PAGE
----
Latinos ‘08, a one-hour PBS documentary, examines these new Americans through the prism of the 2008 presidential election.
Latinos defy many of our ideas about what an ethnic group is and how it behaves. They do not fit this country's black/white racial binary, and they are less cohesive than many other voting blocs. Yet they are now one of this country's most coveted – and fastest-growing – group of voters. Latinos '08 investigates a wide range of questions about the past, present, and future of this important electorate:
• How did Reagan and the Bushes succeed in winning over so many Latinos (upwards of 40 percent)? Can their success be replicated as the GOP seeks to rebuild?
• How did Hillary, Obama, and McCain seek to attract these voters? And how did they fail to deliver – particularly with regard to immigration?
• Will Latino voters, like their European predecessors, become indistinguishable from the general electorate? Or will they maintain the unity and common purpose they have enjoyed since the '06 immigration marches?
• What is the future of Latino leadership in light of Obama's new “post-racial” identity model?
Latinos '08 features interviews with a wide range of prominent Latinos, including former Secretary of Housing and Urban Development Henry Cisneros, Political/Marketing Consultant Lionel Sosa, Columnist Ruben Navarrette Jr., Obama Campaign Co-Chair Federico Peña, Ana Navarro Co-Chair McCain National Hispanic Advisory Council, National Political Commentator Leslie Sanchez, The Rev. Luis Cortés of Esperanza USA, and Professors Lisa García Bedolla of University of California at Berkeley, Rodolfo de la Garza of Columbia, Roberto Suro of USC and Luis Fraga of the University of Washington.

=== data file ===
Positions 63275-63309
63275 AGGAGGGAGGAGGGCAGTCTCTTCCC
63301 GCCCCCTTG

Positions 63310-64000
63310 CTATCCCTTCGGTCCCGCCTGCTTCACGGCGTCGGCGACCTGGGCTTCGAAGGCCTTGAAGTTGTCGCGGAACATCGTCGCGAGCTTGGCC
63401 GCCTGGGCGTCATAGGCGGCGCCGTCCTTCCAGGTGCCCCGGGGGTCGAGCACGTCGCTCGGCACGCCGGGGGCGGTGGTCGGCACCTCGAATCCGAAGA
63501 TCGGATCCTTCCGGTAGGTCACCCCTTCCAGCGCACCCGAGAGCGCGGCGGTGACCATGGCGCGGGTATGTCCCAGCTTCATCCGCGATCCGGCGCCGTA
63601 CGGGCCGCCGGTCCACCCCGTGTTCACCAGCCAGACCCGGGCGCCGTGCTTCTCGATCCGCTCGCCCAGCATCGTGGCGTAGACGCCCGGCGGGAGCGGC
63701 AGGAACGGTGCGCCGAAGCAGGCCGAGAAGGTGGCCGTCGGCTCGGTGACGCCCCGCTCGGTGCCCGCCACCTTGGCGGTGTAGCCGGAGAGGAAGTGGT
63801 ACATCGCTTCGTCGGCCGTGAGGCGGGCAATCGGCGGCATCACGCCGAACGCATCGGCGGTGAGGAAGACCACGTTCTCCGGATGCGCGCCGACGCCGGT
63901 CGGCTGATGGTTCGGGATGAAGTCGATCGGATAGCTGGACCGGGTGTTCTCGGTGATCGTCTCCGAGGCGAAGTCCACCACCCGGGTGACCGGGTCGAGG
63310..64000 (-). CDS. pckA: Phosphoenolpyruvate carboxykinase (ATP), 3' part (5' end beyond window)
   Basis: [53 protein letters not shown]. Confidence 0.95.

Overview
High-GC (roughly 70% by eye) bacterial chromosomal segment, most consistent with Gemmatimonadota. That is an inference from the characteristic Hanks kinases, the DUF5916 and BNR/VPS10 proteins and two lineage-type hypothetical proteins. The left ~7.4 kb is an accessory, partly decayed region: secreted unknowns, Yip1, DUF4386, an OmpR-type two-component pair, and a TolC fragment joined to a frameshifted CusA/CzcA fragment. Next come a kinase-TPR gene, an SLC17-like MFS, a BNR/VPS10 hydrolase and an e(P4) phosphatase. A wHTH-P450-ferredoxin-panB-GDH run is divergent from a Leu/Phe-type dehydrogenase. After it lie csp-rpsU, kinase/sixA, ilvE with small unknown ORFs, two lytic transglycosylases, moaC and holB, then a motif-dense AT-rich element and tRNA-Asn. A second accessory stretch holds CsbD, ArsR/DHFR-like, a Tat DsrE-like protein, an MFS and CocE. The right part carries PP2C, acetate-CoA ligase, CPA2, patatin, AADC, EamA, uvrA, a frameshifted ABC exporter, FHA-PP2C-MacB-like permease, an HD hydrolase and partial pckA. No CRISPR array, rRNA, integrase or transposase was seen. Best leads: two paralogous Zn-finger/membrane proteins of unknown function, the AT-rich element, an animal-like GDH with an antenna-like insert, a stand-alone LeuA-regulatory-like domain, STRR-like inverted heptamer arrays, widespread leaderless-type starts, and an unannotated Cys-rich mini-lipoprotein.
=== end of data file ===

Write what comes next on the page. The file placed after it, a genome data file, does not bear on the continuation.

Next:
In investigating an important part of an historic presidential election, Latinos '08 sheds light on an increasingly significant part of our American future.
"...isn't afraid to turn conventional wisdom on its head." – The New York Times
"thoughtful" - The New York Times
"higher truth-telling" – The Washington Post
"Director Phillip Rodriguez knows his way around this territory of ironies and pieties layered upon an undeniably real demographic bedrock." – The Washington Post